beans. He augmented this diet by foraging for fresh food as he
hiked, morsels like miner’s lettuce, wild onions and berries. His
typical dinner consisted of dehydrated refried beans mixed with
water, crumbled organic corn chips, and olive oil. To keep up his
energy, he ate two to three pounds of food each day, and “pigged
out” during town stops on junk food and at salad bars. While
Scott hiked alone, his father, Dave Williamson, and fiancée,
Michelle Turley, served as a support team and mailed and delivered
him items as needed. Many trail angels, fellow hikers, and
friendly strangers were also helpful along the way.
Despite this consistent support, numerous impediments nearly
ended Scott’s 2006 yo-yo. At one point, he suffered from a severely
infected toe due to an ingrown nail. Fortunately he met a surgeon
on the trail who used pain pills and surgical tools from her pack
to perform a minor operation to remove the toenail and keep him
hiking. Swollen streams and creeks in northern Yosemite National
Park filled with runoff from record snowfall nearly stopped him
as well. Bear Creek turned out to be a real bear – requiring three
hours to successfully cross. Four different forest fires burned near
the trail during Scott’s hike. At times they were so close that Scott
hiked through their intense heat. And at one point Scott became
severely ill for five days and lost 25 pounds, presumably from an
intestinal infection such as giardia. Overcoming these hurdles
required unique mental and physical stamina.
Over the years, Scott has developed skills and insights to cope
with just about anything the PCT can throw his way and not
surprisingly he’s often asked to share these skills and insights
with others through talks and slideshows. If you’d like to learn
from Scott’s experiences, you can attend one of his upcoming
workshops in Truckee, California (visit www.pctthruhiker.com
for a schedule), or plan to attend PCTA’s Trail Fest in Seattle
where Scott will be giving a presentation. You can also find
Scott’s gear list, hiking history, and interesting statistics at
In addition to the beautiful scenery depicted on these pages, Scott encountered a lot of wildlife during his yo-yo. He was fortunate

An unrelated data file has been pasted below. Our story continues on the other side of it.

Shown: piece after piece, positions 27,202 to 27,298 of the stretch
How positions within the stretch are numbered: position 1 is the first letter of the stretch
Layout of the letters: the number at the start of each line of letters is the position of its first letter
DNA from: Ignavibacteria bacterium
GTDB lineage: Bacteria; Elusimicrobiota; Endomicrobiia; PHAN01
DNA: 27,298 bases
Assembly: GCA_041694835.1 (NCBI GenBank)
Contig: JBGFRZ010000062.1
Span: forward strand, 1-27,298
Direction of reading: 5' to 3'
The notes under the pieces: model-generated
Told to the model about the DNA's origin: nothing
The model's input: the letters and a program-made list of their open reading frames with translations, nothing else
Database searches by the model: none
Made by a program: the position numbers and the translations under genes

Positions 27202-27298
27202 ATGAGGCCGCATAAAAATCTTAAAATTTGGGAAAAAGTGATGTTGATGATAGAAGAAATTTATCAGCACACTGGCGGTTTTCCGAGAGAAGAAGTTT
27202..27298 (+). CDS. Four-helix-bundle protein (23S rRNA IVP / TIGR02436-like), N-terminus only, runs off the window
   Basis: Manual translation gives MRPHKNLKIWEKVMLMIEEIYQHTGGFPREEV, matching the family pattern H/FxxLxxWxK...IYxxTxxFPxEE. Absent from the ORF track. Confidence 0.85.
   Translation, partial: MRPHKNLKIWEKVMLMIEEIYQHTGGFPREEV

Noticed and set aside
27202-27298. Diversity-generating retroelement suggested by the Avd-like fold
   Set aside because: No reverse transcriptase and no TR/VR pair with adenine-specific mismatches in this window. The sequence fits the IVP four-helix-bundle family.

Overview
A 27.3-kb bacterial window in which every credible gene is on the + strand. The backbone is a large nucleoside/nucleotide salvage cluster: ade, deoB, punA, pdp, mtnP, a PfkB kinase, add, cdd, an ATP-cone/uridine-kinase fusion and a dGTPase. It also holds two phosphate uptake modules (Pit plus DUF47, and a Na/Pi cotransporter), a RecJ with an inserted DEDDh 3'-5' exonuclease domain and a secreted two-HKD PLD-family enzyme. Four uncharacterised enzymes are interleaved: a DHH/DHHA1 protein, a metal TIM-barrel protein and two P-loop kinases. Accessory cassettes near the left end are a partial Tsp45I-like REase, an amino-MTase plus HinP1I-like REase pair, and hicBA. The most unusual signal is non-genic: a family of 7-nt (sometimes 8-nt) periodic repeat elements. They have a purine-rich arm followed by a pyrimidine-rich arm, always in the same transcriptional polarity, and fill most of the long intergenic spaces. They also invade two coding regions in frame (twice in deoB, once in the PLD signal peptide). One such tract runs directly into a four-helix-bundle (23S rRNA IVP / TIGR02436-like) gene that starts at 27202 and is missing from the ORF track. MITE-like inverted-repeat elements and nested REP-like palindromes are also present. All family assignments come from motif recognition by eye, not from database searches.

to see 42 bears, 13 coyotes, 4 scorpions, and 1 mountain lion. The highest temperature he experienced was 117 degrees Fahrenheit,
the lowest was 5 degrees Fahrenheit.
All of the photographs illustrating this article have been provided courtesy of Shaun Carrigan and www.TellitontheMountain.com.
kicking around. I believe that in the next five years someone will
do a winter thru-hike.
Communicator: Because you’ve thru-hiked the PCT nine times in the last
15 years, you have a unique perspective on the trail and its status. Are
there things you’ve seen out there that concern you in terms of the future
of the PCT?
Scott: I’ve seen both positive and negative changes on the PCT
since I first hiked it in 1992. The biggest positive change is that
there’s a much more cohesive community having to do with the
trail. There are more hikers, more trail angels, more trail maintainers.
And there’s just a lot more information available and better
communication of information regarding the trail. The information
that is out there for people before they start out on their hikes
is 100 times better than it used to be.
Trail maintenance is also greatly improved. When I first hiked
the PCT, there were areas in Southern California that were nearly
impassable. There are still some sections that need work but it’s so
much better than it used to be. I credit Pete Fish [recently retired
PCTA Southern California Regional Coordinator] and his trail
crews with that.
The biggest negative that I’ve seen is related to the larger numbers
of people using the trail in the spring in Southern California.
This year, there was definitely a trash, toilet paper, and human
waste problem, especially around water sources and water caches.
I’m not saying that we have a wild or inconsiderate group out there,
most people know and practice low-impact techniques; it’s just a factor
of numbers. Of course, I know that I’m out there too and I’m
having an impact as well.
The tradeoff is that higher numbers of trail users, in the long
run, can also help to protect the trail because it means that more
people know about it and care about it. More people using the trail
means the trail will get more attention and more money. If the
numbers and funding aren’t there, then the good fights that need
to be staged for the trail’s protection can’t be staged.
In terms of development threatening the trail, in recent years
certain sections of Southern California have residential housing
popping up all over the place. At this point it’s not bad, but in
some areas, like south of Cajon Pass and just north of Agua Dulce,
I think the trail is threatened by major housing development. In the
Pacific Northwest, I’ve seen a real slowdown in the rate of clear-cut
logging, which is good news.
I’d say that, overall, I’ve seen more positive changes than
Communicator: Any parting words for our readers?
Scott: In many ways, I’ve sacrificed a lot of areas of my life to be
on the trail so much. I don’t have a home. I drive derelict cars.
Financially, I’m on the poor side. But I feel like I’m a rich man
because the PCT has had a lot of wealth to offer me. The PCT has
a lot to offer all of us. ‘
PCTA Communicator February 2007 PCTA Communicator February 2007